As most consumers know, every time a person applies for new credit, one of his or her credit reports is pulled from one of the three national credit reporting bureaus that maintain our credit reports. TransUnion, Experian, and Equifax maintain most Americans’ credit reports in their proprietary systems and routinely update borrowing information depending on information that is provided to them by a consumer’s current and future creditors or lenders. But, did you realize that there are two types of credit report inquiries? One has the potential to damage your credit score if abused, but the other one does not.
What Is A Hard Credit Pull?
A hard credit pull on a person’s credit report is what we normally associate with a lender checking our credit report and credit score. Hard credit report pulls are initiated by the consumer when they apply for a new loan, additional credit card, or even apply for new cell phone services or utilities. In most cases, a person’s credit score will decrease slightly with each hard credit pull. The credit bureaus view a consumer’s request for more credit to be granted in their name as a red flag that a borrower could become an increased risk for default. And, that is why a person’s credit score slightly decreases with the application for a new loan or credit card. If a person applies for a lot of new credit limits over a short period of time, his or her credit score will decrease a decent amount. The credit bureaus do give consumers a small window to shop around for the best car loans and mortgage rates by only penalizing their credit score for the first hard credit pull when it is believe that they are actively shopping for the best interest rate on a large purchase.
What Is A Soft Credit Pull?
A soft credit check or soft credit pull is a check that does not affect a borrower’s credit score when it is made. A soft credit pull is logged in a person’s credit history by the credit bureau, but the soft credit pull is only visible on a credit report only to that person and not potential lenders. A soft credit pull often happens without the consumer knowing about it and can occur for a countless number of reasons such as those credit card offers we all receive in the mail, a check from a new employer, and even verification by a bank of your identity. A consumer can check his or her own credit report as often as they want with no negative effects to their credit score.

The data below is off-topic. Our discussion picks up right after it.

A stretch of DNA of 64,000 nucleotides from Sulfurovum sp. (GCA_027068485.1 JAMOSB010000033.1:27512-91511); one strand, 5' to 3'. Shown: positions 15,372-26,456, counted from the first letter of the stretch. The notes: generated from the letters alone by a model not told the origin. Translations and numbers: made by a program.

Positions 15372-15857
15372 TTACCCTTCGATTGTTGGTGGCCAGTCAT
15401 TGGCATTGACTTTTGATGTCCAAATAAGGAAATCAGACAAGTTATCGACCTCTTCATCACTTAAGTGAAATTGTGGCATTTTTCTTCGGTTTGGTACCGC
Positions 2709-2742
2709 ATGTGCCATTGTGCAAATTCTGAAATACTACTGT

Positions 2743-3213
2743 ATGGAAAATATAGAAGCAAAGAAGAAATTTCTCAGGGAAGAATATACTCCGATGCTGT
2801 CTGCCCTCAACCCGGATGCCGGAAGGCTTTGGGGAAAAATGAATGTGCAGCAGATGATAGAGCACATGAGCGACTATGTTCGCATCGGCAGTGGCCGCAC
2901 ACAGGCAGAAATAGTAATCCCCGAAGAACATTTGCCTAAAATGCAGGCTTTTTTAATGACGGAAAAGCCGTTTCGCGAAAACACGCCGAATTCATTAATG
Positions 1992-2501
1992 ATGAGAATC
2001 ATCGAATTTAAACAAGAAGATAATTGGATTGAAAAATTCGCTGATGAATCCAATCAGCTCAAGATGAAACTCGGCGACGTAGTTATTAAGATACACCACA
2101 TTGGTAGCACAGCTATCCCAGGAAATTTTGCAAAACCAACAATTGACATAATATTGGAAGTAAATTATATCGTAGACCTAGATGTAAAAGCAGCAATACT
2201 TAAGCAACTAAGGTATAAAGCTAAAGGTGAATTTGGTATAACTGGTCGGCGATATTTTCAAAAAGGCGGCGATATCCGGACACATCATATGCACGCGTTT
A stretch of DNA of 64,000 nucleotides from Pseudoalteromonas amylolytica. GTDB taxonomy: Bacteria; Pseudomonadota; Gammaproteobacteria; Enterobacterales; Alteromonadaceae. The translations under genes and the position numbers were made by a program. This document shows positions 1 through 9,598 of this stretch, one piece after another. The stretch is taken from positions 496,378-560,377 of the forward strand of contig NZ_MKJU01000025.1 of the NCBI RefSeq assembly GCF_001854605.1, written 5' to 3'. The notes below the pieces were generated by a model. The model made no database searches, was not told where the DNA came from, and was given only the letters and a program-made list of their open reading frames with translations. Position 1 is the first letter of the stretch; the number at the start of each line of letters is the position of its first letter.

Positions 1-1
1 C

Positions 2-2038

Why Consumers Need To Know The Difference Between The Two
You need to know the difference between a hard and soft credit pull of your credit report to protect your credit score from potential damage. Unfortunately, the United States is still a country that revolves around using debt for large purchases such as a new car or home. If a consumer wants to be able to borrow money for these purchases, he or she must ensure that the credit score is as high as it can possibly be. Many Americans do not know that requesting their own credit report will not hurt their credit score. More people should routinely request their credit reports to ensure that their information is accurate and they are not the victim of identity theft.
Understanding the intricacies of a how our credit scores are calculated can make us better and smarter consumers. While adding credit and keeping our credit scores as high as possible is not the main goal of financial independence, accurately maintaining and actively monitoring our credit report is an important piece to our future financial puzzle if we want to include new debt for a home or other large purchase in our future. The more we know and understand how the three credit bureaus look at us will enable us to make better informed financial decisions in our lives.
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